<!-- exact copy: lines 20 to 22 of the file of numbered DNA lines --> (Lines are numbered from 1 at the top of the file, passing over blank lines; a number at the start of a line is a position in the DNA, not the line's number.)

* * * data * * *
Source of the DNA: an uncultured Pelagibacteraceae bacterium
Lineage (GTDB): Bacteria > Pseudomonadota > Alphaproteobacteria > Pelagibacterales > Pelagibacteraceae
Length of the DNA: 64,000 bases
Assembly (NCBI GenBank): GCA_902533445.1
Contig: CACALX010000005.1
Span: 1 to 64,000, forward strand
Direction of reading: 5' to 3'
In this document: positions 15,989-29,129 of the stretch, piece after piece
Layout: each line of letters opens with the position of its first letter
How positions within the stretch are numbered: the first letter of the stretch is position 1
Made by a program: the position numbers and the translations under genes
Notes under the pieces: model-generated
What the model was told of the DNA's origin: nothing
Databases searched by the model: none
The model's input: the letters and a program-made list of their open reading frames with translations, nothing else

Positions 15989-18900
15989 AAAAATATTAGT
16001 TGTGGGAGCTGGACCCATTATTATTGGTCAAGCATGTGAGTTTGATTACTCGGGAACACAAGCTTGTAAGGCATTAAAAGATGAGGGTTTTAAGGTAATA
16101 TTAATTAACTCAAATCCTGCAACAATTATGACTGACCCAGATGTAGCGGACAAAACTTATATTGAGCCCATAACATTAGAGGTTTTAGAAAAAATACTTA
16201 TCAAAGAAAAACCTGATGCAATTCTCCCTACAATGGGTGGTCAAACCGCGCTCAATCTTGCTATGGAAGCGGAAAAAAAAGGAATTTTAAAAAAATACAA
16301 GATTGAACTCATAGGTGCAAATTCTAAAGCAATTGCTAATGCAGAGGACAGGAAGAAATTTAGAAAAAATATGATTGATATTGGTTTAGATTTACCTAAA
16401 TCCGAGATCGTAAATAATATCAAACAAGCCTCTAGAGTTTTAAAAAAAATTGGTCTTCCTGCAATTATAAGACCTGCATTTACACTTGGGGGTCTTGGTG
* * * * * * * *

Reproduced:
16201 TCAAAGAAAAACCTGATGCAATTCTCCCTACAATGGGTGGTCAAACCGCGCTCAATCTTGCTATGGAAGCGGAAAAAAAAGGAATTTTAAAAAAATACAA
16301 GATTGAACTCATAGGTGCAAATTCTAAAGCAATTGCTAATGCAGAGGACAGGAAGAAATTTAGAAAAAATATGATTGATATTGGTTTAGATTTACCTAAA
16401 TCCGAGATCGTAAATAATATCAAACAAGCCTCTAGAGTTTTAAAAAAAATTGGTCTTCCTGCAATTATAAGACCTGCATTTACACTTGGGGGTCTTGGTG